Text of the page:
“On the other hand, pretty much every single concession Israel makes ends up just being the new starting point for the next round of negotiations.”

    Part of the problem is that few know what those concessions really are. At the link, official Israeli publication, you can see what the Israelis thinks constitutes an appropriate way to split up the West Bank. As you look at all of those islands where Palestinians are allowed to live, remember that Palestinians are not allowed to use many, if not most of the roads. The Palestinian state that Israel is offering would still be mostly controlled by Israel and Palestinians could not move freely in it.

    Steve

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  41. ponce says:

    I don’t think you’re helping the fringe right Israelis with your posts, Wiley.

    They may be thieves, but most of them aren’t completely insane.

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  42. Jay Tea says:

    would imagine the Palestinians will set up some kind of land court once the U.N. declares Palestine a country, Jay.

    “Imagine” is the right word, because there hasn’t been word one like that from any Palestinian official. The only words you’ll hear is that Palestine must be Judenrein, or whatever the word is in Arabic.

    ddennis, you talk like “terrorist organization” and “duly elected government” are mutually exclusive terms — that Hamas, having won an election, suddenly stopped being a terrorist group. They are both. And if they become a legitimate state, their acts of terrorism become acts of war.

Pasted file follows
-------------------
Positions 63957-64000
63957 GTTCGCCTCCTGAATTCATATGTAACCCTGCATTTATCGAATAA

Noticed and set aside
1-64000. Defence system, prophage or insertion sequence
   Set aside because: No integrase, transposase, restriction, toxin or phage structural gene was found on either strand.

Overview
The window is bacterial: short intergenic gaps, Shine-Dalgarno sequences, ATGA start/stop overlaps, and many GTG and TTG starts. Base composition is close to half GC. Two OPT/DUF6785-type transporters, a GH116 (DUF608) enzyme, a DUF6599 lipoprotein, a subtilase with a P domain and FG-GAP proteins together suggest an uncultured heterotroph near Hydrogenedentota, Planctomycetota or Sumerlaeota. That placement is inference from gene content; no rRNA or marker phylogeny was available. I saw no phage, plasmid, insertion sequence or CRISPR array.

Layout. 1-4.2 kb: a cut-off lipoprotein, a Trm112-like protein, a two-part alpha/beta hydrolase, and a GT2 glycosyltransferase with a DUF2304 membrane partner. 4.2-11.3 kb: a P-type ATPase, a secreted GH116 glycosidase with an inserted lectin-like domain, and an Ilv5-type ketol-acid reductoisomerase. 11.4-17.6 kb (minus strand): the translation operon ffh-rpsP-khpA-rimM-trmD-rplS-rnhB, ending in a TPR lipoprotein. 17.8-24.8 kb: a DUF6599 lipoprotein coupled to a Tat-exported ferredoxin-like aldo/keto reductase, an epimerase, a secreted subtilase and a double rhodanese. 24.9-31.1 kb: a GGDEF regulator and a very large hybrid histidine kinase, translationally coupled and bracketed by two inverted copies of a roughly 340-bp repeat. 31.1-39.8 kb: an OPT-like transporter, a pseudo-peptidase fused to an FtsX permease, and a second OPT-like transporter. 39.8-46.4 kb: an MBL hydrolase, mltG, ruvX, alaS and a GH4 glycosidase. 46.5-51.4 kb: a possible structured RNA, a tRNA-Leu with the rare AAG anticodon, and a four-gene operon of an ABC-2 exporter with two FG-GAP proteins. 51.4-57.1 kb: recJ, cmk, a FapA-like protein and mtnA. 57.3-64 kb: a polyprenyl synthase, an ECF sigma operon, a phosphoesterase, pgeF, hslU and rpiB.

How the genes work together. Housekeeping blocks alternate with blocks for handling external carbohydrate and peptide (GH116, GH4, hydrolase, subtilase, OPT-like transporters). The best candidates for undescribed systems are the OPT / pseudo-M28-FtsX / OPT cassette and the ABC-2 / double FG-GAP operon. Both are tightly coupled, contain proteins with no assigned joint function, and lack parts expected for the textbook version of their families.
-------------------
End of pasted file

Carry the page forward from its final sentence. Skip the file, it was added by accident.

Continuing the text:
steve, by “concessions” I mean “mass prisoner releases” and “opening border crossings” and “remove all the Jews from Gaza” and “evacuate settlements in the West Bank.” You are talking about proposals, and that is neither what I meant nor what I said.

    J.

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  43. anjin-san says:

    Hamas is a terrorist organization that straps suicide vests to people

    Yea, they don’t kill in an acceptable way, like we do. Righteous killing is done with stealth bombers, cluster munitions, tomahawk missiles and predator drones. When we were blowing up women, children and senior citizens during the “shock & awe” bombings, why it totally different than those barbaric Palestinians killing people.

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  44. anjin-san says:

    I’m with Herman Cain.

    I am too. A pizza DOES need an incredible crust.

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  45. Rock says:

    For some reason I am getting the seething hatred vibe up in here……

    Ditto that. To me it sounds like Libtard racism toward Israel and Jews.

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  46. anjin-san says:

    Ditto that. To me it sounds like Libtard racism toward Israel and Jews.

    Nah. Just the hatred of stupidity. Not surprised you are tuned into that.

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  47. ponce says:

    Nah. Just the hatred of stupidity. Not surprised you are tuned into that.

    Indeed.

    Obama’s poll numbers are actually up slightly since Obama spoke the truth about Palestine and Israel.

    So much for the right wing noise machine.

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  48. Jay Tea says:

    Yea, they don’t kill in an acceptable way, like we do. Righteous killing is done with stealth bombers, cluster munitions, tomahawk missiles and predator drones. When we were blowing up women, children and senior citizens during the “shock & awe” bombings, why it totally different than those barbaric Palestinians killing people.